I have an issue with 3d printing from a .stl file. the file was generated in zbrush, It all worked fine apart from one object which was a primitive generated in blender, exported as an .obj and then imported to be used in zbrush. It printed hollow, and collapsed. It was a contiguous mesh, so no holes.
Does anyone know how to make an object solid throughout in blender so that it prints as such?
Check you don’t have any flipped normals during the export/import to zbrush.
Yeah I have had export issues with meshes that seemed OK. Recalc Normals fixed it.
Normals were ok it seems, the problem seems to be about thickness of the model, I had only a skin, no internal topology. is there a way of easily creating a skin inside a mesh so that I can generate depth and hense a thick/solid part for printing?
Try the Solidify Selection script.
Edit Mode: Mesh/Scripts
sounds interesting, but I cant find it? could you point me in the right direction.
Make sure you have scripts installed with your version of Blender. It should be automatic with most builds but I understand that sometimes you can install Blender and there are no scripts. (These scripts will run without Python by the way)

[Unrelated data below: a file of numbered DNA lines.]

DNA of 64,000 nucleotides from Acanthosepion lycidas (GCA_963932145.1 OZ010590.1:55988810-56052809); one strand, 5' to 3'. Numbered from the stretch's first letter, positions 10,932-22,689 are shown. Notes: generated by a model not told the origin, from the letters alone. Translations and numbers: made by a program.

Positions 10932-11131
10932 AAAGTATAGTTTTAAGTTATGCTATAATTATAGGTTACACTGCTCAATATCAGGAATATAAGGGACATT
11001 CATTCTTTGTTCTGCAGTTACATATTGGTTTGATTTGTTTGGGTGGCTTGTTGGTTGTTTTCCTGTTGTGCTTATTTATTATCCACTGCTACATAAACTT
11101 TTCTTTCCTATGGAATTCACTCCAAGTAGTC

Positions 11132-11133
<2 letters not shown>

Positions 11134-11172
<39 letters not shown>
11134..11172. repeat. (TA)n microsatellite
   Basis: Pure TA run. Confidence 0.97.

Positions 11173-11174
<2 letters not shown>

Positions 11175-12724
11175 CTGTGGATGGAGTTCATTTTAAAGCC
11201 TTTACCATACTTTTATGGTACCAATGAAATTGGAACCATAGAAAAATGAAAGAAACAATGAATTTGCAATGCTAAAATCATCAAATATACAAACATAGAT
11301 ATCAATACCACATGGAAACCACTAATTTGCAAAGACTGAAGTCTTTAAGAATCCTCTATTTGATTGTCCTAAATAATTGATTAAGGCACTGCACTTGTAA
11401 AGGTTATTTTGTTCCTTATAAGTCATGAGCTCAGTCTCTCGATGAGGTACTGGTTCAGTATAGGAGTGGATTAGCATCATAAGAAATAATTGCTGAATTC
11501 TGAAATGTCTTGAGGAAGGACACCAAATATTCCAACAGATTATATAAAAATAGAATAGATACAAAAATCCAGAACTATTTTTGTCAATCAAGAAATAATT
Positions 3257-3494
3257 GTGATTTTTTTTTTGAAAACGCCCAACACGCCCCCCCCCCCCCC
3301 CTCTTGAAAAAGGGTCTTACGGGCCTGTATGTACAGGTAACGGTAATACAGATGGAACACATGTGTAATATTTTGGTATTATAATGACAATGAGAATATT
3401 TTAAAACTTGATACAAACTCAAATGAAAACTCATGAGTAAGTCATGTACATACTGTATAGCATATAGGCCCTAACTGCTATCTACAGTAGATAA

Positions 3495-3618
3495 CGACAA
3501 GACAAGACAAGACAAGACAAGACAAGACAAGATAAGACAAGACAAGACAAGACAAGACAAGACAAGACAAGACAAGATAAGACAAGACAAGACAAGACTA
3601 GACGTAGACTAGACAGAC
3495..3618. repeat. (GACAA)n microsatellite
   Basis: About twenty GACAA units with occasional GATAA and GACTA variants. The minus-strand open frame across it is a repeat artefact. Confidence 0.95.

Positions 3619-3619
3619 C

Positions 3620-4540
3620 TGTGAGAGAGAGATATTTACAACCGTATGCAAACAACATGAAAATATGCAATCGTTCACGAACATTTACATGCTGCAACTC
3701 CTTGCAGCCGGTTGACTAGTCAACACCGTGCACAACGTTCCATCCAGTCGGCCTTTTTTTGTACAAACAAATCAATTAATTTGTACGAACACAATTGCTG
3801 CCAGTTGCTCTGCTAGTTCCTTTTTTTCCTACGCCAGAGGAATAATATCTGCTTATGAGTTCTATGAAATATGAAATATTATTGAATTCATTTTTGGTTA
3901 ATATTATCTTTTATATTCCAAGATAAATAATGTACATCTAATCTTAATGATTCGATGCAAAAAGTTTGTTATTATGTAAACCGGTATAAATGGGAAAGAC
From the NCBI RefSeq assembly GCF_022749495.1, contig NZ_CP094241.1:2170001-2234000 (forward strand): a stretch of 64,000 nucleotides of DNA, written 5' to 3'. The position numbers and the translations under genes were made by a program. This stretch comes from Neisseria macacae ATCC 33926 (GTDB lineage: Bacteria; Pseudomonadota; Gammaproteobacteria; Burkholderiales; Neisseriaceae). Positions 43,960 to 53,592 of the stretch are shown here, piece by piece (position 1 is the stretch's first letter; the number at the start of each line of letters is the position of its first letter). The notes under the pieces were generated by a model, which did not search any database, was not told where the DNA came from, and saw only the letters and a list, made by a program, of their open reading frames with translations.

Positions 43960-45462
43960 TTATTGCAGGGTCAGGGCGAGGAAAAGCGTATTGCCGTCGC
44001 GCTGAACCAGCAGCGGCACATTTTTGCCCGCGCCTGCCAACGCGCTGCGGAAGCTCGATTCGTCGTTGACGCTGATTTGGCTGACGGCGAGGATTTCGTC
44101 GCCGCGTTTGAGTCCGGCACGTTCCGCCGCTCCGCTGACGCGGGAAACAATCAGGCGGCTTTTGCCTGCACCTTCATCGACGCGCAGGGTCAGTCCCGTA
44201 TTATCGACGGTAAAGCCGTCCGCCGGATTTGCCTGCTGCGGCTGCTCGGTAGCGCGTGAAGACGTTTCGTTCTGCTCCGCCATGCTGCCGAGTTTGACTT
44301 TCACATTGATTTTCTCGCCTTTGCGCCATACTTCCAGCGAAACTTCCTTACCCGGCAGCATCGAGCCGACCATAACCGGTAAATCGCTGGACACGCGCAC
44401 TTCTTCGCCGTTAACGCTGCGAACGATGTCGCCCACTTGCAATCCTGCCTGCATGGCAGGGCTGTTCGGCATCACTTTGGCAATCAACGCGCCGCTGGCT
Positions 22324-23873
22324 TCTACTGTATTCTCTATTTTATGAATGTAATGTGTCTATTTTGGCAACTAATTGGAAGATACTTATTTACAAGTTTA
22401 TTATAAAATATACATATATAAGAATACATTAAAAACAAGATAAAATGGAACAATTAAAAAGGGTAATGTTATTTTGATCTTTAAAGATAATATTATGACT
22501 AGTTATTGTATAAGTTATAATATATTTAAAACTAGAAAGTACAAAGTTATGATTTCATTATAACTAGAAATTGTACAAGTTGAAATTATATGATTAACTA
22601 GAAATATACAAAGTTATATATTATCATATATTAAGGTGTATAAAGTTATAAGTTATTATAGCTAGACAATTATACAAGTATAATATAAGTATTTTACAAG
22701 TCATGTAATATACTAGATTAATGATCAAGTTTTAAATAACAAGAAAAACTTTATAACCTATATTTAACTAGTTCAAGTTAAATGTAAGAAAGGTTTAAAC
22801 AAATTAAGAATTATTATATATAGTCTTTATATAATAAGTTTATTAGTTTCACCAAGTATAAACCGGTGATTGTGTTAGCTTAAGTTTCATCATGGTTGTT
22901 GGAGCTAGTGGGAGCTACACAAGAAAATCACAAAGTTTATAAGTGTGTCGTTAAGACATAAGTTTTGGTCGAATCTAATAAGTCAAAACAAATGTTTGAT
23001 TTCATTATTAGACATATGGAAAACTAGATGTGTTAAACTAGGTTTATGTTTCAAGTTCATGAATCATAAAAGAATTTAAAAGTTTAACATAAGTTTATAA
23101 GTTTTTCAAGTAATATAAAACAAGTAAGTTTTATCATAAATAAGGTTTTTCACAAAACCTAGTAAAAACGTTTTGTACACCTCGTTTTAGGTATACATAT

The modeling scripts should be here:
Edit Mode: Mesh (menu)/Scripts(menu)
Scroll down til you see Solidify Selection.
If there are no scripts there that is another issue to be solved.
thanks, found it, ill give it a try
Ok Ive tried it. the problem is that my mesh is a human, the fingers are thin and the toso is thick, heres an image of the base mesh with no subtools like clothes added. if I could get this base mesh solid the problem would be solved.
the solidify script bloats some areas while leaving others ok, it works fine on a uniform mesh, but not a complex one like this.
so if anyone know how I might create a second skin inside this one? I can at least manually shrink that, though it would take forever… I would like to be able to export it as a solid object cant find any way to do that as yet though.
I personally think you’re looking at the wrong thing. You shouldn’t need internal topology, I can only see this possibly causing problems when creating an stl file. The stl format only defines the surface of a 3d object, nothing to do with the thickeness of its skin. Create an object in zbrush, it isn’t solid, as with other 3d packages the object is just a series of connected faces with zero thickness.
so if I get rid of internal topology all together it should print as solid?